It instantly became one of the most viral images on internet. It was her first public debut and an unprecedented bold PR move by the former Olympian. Pulitzer Prize-winning journalist Buzz Bissinger wrote the story, and the photos were shot by the acclaimed Annie Leibovitz.
While the cover photo was busy breaking the internet, Jenner launched her own Twitter account, reaching 1 million followers in four hours -- shattering President Obama's record for the fasting-grossing Twitter following. Her first tweet has been re-tweeted more than 270,000 times.
Exactly why she decided to go so public with her new image in such an elaborate fashion we still don't know. However, what is clear is that this bold move ignited a viral fire and introduced the new Jenner brand in an exciting way. Having listened to her reveal her motives in the April 20/20 interview, this new image wasn't something people were just expecting: they were anticipating. The public was on the edge of its seat to eventually catch a glimpse of the new transformed Jenner. When she launched her new look in such a strong and unapologetic way it sent shock waves throughout the social media world.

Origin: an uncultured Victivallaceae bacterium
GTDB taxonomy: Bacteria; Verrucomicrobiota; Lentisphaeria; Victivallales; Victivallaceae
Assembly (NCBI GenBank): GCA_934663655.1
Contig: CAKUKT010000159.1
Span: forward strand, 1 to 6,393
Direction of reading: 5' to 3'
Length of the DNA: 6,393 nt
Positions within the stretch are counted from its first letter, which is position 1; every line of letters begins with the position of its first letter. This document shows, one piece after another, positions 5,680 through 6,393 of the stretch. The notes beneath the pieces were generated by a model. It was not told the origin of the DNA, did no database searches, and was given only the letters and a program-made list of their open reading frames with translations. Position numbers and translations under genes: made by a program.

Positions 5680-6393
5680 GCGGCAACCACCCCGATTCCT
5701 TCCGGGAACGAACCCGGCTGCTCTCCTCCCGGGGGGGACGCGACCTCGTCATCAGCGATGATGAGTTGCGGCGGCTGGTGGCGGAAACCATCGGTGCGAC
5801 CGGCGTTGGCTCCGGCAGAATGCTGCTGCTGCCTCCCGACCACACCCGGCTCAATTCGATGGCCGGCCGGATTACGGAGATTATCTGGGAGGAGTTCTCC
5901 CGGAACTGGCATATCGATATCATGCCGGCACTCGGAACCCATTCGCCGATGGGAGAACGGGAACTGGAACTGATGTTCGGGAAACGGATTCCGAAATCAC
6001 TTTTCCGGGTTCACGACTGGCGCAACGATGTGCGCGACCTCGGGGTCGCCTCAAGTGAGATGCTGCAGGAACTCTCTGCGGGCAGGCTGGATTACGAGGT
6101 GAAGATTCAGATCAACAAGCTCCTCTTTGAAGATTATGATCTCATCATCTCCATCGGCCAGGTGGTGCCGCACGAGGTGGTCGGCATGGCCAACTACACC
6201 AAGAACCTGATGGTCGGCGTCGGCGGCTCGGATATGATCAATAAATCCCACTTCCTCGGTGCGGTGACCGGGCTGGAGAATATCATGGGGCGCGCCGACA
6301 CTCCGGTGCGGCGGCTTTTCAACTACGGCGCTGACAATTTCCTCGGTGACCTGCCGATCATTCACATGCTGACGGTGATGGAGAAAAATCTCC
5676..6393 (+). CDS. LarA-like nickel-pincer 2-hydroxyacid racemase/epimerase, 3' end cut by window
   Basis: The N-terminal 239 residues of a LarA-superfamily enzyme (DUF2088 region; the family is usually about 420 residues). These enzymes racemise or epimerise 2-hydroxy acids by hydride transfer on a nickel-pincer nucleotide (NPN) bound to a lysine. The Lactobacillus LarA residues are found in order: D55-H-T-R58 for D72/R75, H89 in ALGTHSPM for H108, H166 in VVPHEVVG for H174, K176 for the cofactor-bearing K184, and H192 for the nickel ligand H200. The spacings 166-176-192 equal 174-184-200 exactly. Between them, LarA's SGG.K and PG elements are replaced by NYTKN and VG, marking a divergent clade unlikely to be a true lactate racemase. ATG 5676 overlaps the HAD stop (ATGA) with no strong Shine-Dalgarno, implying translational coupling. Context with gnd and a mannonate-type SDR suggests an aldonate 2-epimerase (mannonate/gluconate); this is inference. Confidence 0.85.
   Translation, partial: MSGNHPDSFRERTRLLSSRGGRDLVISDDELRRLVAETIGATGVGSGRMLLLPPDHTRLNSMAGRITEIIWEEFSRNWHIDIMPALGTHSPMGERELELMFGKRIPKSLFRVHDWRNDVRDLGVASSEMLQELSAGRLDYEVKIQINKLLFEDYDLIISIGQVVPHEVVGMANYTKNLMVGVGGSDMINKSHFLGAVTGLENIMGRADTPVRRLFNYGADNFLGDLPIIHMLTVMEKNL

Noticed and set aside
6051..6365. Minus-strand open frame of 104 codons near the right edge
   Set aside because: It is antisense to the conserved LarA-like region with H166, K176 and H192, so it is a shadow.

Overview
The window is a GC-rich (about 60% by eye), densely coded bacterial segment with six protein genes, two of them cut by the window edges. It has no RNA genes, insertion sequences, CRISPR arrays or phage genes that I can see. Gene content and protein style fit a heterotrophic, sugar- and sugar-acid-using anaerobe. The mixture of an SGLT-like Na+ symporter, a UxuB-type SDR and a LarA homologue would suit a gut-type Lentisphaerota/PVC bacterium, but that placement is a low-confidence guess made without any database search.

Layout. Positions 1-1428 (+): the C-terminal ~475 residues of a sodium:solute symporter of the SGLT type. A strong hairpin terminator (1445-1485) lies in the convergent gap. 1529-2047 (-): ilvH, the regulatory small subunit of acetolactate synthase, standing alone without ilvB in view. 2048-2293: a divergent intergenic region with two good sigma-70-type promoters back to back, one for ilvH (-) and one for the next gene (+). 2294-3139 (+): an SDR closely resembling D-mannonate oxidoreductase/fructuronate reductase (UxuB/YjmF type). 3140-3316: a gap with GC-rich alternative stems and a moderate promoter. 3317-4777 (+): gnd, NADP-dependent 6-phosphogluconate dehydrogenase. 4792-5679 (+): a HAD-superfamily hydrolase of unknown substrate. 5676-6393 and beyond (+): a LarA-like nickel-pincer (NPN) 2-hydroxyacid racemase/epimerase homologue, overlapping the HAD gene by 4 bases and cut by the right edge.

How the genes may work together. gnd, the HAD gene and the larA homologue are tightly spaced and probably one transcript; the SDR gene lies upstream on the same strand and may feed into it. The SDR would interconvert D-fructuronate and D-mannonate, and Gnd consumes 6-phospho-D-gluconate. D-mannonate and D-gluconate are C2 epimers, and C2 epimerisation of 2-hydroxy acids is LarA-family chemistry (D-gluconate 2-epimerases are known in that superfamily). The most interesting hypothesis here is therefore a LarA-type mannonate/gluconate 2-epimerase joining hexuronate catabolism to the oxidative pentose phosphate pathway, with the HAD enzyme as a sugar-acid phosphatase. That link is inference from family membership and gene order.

Brands shouldn't expect that their changes will necessarily go this viral, but the worst thing a rebranding can do is hold back and be timid when it launches. Consumers can sense apprehension and doubt. If a brand doesn't feel like it's proud of its new look, feel, or direction people will be able tell. That's never good when you're trying to relaunch and gain traction for a new image. The thematic manner in which Jenner relaunched herself holds many great lessons for the marketing community: spare no expense and focus on generating excitement.
Unapologetically own your rebranding and the public will follow